Apple had a hit with iOS -- and that's why it had to rebuild it
Cook introduced iOS 7 by talking up just how popular the current version, iOS 6, is with consumers and developers. Apple has paid more than $10 billion to developers; iOS is used 50 percent more often than Android; over 600 million iOS devices have been sold. People have embraced the operating systems and the devices it powers in troves -- and Cook made certain to say all of this before unveiling an update that will be almost unrecognizable to people who have used iOS for the last six years. Apple isn't inventing a new category, as it did with the original iPhone, but it is making the biggest change to an established operating system this side of Windows 8.
Reinvention isn't a new concept for Apple. Steve Jobs was fond of the Wayne Gretzky quote about skating to where the puck is going to be, not where it is. Sometimes this means that Apple will introduce a new product and define a category before other companies establish it themselves, as demonstrated by the the iPad. Sometimes it means introducing a product or update that could hurt or replace others, like the iPhone did to the iPod. This time it means getting rid of Steve Jobs' and Scott Forstall's vision for mobile computing and replacing it with Tim Cook's and Jonathan Ive's.
The old Apple -- Steve Jobs' Apple -- was strictly segregated. Forstall was in charge of iOS; Ive was in charge of industrial design; and that was it. This was a surprising approach for a company so keen on developing both a device's hardware and its software; an organization responsible for some of the technology industry's most holistic products was anything but. The new Apple isn't set up that way. Ive helms both the industrial and interaction design teams and is now able to dictate how a device's hardware and its software look, feel, and work.
Even a glancing peek at iOS 7 shows Ive's influence on its design. The operating system is colorful instead of dull, cedes its own opinions of how something should look to the user's whims, and, perhaps most tellingly of all, reacts to the device's position by changing the software's design as a user's perspective changes. (Its color palette, besides being similar to the original iMac, also matches the colored backs of the iPod Touch.)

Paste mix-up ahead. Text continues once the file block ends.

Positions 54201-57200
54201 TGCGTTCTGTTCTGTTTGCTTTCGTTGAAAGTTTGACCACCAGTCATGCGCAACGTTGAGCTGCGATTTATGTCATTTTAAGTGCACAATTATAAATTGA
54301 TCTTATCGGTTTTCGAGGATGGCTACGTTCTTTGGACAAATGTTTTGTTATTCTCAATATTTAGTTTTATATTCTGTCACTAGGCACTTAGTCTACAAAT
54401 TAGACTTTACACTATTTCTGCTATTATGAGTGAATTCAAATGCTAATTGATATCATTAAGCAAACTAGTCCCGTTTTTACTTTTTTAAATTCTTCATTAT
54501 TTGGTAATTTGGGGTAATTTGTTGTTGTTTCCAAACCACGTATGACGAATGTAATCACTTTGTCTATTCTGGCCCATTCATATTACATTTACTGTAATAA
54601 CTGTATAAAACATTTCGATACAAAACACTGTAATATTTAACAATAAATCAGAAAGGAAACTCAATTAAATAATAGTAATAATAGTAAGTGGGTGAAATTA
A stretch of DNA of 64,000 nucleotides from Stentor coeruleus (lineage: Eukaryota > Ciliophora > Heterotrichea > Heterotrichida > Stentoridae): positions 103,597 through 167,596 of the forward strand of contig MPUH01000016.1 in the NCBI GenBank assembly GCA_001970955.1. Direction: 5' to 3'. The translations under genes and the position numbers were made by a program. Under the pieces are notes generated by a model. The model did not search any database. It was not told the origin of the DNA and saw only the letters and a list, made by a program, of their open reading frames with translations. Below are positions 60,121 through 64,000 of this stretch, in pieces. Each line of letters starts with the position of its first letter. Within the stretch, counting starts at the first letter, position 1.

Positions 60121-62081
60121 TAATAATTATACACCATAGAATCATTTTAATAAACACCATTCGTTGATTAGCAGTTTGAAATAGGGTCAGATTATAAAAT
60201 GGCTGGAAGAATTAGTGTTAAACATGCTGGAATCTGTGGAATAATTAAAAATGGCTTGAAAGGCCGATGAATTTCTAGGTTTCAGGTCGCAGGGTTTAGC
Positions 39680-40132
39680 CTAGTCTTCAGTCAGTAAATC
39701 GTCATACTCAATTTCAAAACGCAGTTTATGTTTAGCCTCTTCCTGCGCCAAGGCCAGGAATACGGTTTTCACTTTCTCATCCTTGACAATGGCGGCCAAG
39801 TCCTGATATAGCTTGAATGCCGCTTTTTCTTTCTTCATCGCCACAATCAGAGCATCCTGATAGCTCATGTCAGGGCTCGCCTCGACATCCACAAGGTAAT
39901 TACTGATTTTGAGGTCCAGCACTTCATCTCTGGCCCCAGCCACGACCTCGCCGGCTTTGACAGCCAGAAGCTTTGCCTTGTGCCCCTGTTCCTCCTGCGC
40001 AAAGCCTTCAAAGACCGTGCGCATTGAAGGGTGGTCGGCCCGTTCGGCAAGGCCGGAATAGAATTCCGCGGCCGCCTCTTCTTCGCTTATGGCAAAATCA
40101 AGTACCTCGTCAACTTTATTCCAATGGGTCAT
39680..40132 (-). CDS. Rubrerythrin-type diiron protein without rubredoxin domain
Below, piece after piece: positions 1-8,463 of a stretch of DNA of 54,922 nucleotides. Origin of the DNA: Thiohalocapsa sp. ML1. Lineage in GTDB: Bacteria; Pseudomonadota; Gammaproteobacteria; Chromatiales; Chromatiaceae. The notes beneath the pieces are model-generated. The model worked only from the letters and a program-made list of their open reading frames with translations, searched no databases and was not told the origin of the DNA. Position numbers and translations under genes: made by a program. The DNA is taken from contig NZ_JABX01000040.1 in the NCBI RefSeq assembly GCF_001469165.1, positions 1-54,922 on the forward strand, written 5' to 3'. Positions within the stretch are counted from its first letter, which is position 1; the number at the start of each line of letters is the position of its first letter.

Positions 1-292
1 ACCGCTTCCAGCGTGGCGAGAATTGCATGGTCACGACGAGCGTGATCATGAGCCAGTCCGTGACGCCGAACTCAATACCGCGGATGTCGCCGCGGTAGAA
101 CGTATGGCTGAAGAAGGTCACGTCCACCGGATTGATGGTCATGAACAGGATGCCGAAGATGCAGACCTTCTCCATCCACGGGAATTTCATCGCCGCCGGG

"In many ways we've tried to create an interface that is unobtrusive and differential. One where the design recedes and in doing so actually elevates your content," Ive says in the iOS 7 teaser video. He's said something similar about industrial design for years, stating that the iPad was designed to become the application someone is using, the book they're reading, or the Web page they're viewing. Apple's hardware has long been designed to fade into the background, and now its software was designed with the same concept in mind.
There is, of course, a downside to all of this: iPhone owners and developers have just a few months before the operating system they use from the instant they wake up to the moment they fall asleep or have built their business upon is radically different from every version that came before. Developers will have to either update their applications to fit the new interface or stick with an outdated design; consumers will have to learn their way around a previously-familiar operating system; and everyone, Apple included, will have to hope that iOS 7 is received better than Windows 8, which attempted a similarly massive design overhaul.
Take, for instance, the slide-out menu popular in Facebook, Rdio, and many other applications. The interaction has become a common point in many applications and will even make its way to the desktop when Facebook introduces a similar menu on its website. But it won't work with iOS 7. According to a document obtained by PandoDaily, developers will have to remove the interaction so that their applications don't conflict with a new gesture specific to iOS 7. Like Apple, developers won't only have to reconsider how their applications look, they'll have to rethink how they work, too.
Some will undoubtedly complain about iOS 7. Others will abstain from updating until iOS 6 is no longer supported. Still others will switch to other platforms. Introducing the biggest change to iOS since the iPhone's introduction isn't without its risks, and those are just a few Apple is facing. But that's exactly what Apple has been doing for years. The iPhone could easily have obviated the iPod by reducing the object responsible for the company's turnaround to nothing more than an app. The iPad (and other tablets) is projected to outsell PCs by 2015. Apple is familiar with risk -- it's also learned that it's better to be the first to compete against its existing products than to allow another company to define a new product category or allow success to prevent it from developing future products.